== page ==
That ticking sound you hear is the Oscar clock, as it counts minutes to the overdue announcement of a producer or producers for next year’s Academy Awards show, set for broadcast by ABC on February 26. Any attempt to handicap names is beyond this reporter: The broadcast would seem especially challenging, given a need to push beyond the #OscarsSoWhite controversy that helped drive a 7.6% decline in viewers this year to just 34.4 million, the fewest since 2008.
But the time crunch speaks for itself. Only once in the last 10 years has the producer announcement come this late. That would be in 2009, when reports that Bill Mechanic and Adam Shankman would produce the next year’s show surfaced on October 20. In 2011, of course, Brian Grazer surfaced even later, on November 9. But he was replacing Brett Ratner, who had been squeezed out in a controversy over some anti-gay language, after having originally taken the job in early August.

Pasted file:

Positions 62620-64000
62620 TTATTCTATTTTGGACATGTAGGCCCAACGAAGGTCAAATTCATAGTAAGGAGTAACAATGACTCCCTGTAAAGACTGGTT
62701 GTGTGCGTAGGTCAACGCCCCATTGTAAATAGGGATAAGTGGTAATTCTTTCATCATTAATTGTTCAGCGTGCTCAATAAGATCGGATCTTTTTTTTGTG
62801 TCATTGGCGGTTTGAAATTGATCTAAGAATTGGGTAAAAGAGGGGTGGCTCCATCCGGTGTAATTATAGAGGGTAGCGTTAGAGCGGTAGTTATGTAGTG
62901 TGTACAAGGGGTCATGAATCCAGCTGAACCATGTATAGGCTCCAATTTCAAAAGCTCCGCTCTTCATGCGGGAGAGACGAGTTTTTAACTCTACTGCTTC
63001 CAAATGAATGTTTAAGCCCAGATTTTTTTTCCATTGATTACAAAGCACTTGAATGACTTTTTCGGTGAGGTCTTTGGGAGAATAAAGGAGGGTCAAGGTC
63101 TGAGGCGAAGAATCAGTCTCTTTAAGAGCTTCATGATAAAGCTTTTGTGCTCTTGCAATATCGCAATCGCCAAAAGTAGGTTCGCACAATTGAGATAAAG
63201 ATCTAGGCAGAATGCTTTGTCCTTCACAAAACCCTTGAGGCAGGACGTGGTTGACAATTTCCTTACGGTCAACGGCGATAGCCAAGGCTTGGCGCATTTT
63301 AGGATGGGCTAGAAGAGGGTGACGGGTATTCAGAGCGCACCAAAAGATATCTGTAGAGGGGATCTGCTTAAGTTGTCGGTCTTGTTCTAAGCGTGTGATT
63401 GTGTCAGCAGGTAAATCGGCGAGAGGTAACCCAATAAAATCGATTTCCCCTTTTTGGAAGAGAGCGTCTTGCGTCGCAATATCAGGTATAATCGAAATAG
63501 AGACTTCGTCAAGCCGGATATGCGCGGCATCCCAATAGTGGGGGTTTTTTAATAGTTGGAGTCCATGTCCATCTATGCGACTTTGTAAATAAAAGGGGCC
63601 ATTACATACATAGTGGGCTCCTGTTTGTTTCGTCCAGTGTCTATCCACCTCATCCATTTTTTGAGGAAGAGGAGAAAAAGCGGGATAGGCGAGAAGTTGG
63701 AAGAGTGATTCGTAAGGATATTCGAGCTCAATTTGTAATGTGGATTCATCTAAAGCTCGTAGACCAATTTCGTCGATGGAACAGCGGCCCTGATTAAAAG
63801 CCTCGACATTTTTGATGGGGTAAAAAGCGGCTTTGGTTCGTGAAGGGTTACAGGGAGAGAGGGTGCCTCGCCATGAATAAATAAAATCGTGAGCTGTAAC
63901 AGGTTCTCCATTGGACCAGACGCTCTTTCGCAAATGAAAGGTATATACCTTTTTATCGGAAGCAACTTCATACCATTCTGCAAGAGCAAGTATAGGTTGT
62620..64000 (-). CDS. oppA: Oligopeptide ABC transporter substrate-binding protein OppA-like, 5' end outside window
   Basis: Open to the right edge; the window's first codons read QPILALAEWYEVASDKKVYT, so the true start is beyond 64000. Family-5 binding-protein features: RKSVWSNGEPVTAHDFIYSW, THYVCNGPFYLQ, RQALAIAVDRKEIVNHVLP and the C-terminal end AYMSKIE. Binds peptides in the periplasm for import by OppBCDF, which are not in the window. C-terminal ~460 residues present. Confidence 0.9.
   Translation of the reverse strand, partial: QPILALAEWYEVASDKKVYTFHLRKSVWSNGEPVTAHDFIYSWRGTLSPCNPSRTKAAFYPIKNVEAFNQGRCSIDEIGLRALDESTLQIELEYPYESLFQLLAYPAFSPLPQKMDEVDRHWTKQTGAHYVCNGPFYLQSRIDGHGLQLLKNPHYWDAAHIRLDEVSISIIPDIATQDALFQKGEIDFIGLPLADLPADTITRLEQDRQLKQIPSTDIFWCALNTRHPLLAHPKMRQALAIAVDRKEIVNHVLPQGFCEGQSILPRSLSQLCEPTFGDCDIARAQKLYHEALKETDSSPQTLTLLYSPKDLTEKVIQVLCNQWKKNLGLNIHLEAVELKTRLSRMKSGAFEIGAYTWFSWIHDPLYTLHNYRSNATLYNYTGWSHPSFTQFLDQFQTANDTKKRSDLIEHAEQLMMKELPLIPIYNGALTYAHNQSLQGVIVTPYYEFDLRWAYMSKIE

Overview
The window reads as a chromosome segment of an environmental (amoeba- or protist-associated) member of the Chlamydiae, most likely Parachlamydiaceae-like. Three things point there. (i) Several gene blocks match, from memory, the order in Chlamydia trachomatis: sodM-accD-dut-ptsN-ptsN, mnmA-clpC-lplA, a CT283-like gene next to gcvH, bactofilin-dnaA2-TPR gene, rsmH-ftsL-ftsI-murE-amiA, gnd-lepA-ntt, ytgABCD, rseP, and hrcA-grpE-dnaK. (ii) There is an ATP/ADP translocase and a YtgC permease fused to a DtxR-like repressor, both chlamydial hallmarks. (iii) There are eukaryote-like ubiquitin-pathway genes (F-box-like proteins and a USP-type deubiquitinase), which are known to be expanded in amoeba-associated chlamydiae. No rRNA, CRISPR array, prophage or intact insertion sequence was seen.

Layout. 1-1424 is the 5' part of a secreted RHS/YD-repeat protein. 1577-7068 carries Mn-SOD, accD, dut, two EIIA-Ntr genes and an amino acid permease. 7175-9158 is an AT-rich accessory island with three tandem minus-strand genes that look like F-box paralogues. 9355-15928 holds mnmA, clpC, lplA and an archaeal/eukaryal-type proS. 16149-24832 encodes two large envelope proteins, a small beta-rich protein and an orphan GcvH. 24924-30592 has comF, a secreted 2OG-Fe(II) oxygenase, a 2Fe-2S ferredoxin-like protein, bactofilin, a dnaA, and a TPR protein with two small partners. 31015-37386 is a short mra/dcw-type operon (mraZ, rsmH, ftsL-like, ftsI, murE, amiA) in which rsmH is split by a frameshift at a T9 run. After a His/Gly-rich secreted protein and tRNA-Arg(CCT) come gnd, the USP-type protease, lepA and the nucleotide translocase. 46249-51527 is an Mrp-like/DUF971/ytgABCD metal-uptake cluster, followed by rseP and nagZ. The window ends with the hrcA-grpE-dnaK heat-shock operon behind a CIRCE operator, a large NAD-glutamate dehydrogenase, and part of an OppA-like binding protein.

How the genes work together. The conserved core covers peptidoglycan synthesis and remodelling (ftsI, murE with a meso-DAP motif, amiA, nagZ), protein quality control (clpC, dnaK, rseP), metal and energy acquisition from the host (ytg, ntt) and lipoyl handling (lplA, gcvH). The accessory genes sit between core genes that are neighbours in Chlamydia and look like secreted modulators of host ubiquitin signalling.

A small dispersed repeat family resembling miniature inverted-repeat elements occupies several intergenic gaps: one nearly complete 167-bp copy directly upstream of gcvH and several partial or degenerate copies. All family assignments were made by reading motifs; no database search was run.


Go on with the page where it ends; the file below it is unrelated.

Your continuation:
Craig Zadan and Neil Meron were announced the first time at the very beginning of October, in 2012. They kept the job for two more years, with announcements in April of 2013 and 2014. At the time, Film Academy officials said their ability to lock the producing team early was crucial to the smooth assembly of the show.
Bruce Cohen and Don Mischer were a similarly early announcement, in June 2010. Reginald Hudlin and David Hill, Larry Mark and Bill Condon, and the veteran producer Gil Cates all had September announcements, in 2015, 2008, and 2007, respectively.
That makes 2016 an outlier, as Academy of Motion Picture Arts and Sciences president Cheryl Boone Isaacs and CEO Dawn Hudson continue, in mid-October, to hold their cards close. Queries to the Academy on Wednesday drew no response. So that clock is still ticking.
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